Let me tell you, moreover, that this change is a supernatural one. It is not one that a man performs upon himself. It is not leaving off drinking and becoming sober; it is not turning from a Roman Catholic to a Protestant; it is not veering round from a Dissenter to a Churchman, or a Churchman to a Dissenter. It is a vast deal more than that. It is a new principle infused which works in the heart, enters the very soul, and moves the entire man. Not a change of my name, but a renewal of my nature, so that I am not the man I used to be, but a new man in Christ Jesus. It is a supernatural change—something which man cannot do, and which only God can effect; which the Bible itself cannot accomplish without the attendant Spirit of God; which no minister’s eloquence can bring about—something so mighty and wondrous, that it must be confessed to be the work of God, and God alone. Here is the place to observe that this new birth is an enduring change. Arminians tell us that people are born again, then fall into sin, pick themselves up again, and become Christians again—fall into sin, lose the grace of God, then come back again—fall into sin a hundred times in their lives, and so keep on losing grace and recovering it. Well, I suppose it is a new version of the Scripture where you read of that. But I read in my Bible that if true Christians could fall away, it would be impossible to renew them again unto repentance. I read, moreover, that wherever God has begun a good work he will carry it on even to the end; and that whom he once loves, he loves to the end. If I have simply been reformed, I may be a drunkard yet, or you may see me acting on the stage. But if I am really born again, with that real supernatural change, I shall never fall away, I may fall into a sin, but I shall not fall finally; I shall stand while life shall last, constantly secure; and when I die it shall be said—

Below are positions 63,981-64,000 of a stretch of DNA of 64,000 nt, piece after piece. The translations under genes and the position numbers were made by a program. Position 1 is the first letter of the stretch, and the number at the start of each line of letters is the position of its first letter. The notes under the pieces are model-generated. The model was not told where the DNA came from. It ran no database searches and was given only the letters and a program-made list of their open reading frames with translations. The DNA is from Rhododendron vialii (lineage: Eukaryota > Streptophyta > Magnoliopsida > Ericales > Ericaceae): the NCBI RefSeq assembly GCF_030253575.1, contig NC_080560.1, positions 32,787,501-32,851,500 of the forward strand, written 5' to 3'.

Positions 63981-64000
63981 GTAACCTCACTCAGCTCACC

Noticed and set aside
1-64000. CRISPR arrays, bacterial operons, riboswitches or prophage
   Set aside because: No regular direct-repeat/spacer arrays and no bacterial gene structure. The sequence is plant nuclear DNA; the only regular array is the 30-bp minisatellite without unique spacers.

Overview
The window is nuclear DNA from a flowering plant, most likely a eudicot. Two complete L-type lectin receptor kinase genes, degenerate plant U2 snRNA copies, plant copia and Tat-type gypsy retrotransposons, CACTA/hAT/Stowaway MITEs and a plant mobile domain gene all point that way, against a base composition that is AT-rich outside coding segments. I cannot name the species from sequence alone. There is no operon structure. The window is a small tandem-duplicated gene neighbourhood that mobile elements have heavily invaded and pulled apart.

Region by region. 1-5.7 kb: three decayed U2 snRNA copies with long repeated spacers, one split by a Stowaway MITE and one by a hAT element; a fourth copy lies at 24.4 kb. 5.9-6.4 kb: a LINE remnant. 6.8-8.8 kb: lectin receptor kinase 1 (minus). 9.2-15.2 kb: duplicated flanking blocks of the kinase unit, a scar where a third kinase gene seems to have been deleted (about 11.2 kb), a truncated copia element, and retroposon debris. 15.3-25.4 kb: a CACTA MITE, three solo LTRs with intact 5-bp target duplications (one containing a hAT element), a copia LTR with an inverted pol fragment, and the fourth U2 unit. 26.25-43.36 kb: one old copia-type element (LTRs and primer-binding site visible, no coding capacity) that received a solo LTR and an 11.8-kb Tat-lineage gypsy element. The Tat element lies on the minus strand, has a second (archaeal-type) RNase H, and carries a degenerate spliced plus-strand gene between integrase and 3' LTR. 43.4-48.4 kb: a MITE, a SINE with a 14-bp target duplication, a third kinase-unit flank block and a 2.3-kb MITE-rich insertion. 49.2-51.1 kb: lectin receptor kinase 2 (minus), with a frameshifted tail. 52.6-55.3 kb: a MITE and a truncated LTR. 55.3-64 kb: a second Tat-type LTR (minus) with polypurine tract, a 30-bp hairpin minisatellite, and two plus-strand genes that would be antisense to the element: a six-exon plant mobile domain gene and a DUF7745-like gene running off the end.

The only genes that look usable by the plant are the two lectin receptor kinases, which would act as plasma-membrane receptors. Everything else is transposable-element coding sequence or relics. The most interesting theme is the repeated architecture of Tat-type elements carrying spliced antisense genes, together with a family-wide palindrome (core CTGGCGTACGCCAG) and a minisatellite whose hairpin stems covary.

“Servant of God, well done!

Rest from thy blest employ;

The battle’s fought, the victory’s won;

Enter thy rest of joy.”

Do not deceive yourselves, my beloved. If you imagine that you have been regenerated, and having gone away from God, will be once more born again, you do not know anything about the matter; for “he that is born of God sinneth not.” That is, he does not sin so much as to fall away from grace; “for he keepeth himself, that the evil one toucheth him not.” Happy is the man who is really and actually regenerate, and passed from death unto life!